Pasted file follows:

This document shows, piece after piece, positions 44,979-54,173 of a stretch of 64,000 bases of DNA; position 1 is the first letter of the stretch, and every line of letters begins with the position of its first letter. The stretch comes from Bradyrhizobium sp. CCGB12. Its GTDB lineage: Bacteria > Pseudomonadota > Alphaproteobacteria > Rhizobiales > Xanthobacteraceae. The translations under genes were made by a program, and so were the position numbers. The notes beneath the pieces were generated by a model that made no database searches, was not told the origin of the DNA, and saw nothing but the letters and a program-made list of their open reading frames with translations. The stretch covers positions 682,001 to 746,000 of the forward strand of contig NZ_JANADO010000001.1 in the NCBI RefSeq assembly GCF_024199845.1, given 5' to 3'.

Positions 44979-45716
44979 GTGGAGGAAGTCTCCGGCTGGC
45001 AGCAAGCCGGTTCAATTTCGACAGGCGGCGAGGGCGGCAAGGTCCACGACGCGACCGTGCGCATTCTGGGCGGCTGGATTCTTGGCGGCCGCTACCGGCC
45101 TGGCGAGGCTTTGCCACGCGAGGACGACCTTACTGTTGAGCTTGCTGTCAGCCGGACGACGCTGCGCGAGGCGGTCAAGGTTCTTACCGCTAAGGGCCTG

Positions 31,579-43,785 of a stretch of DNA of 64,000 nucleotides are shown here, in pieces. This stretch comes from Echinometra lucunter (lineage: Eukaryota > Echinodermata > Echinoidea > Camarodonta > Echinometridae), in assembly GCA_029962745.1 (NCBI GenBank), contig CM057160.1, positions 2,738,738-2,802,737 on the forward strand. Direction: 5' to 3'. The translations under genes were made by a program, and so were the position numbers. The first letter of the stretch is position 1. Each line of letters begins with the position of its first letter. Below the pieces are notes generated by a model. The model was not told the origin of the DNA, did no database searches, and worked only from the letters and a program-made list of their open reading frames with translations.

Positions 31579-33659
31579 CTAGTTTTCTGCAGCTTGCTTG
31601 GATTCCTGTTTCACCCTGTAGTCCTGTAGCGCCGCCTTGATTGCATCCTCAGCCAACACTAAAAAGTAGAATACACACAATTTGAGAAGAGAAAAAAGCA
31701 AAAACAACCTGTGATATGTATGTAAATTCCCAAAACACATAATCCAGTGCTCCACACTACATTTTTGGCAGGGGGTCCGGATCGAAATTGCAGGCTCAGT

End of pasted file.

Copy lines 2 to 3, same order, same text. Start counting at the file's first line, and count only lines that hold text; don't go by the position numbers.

Positions 44979-45716
44979 GTGGAGGAAGTCTCCGGCTGGC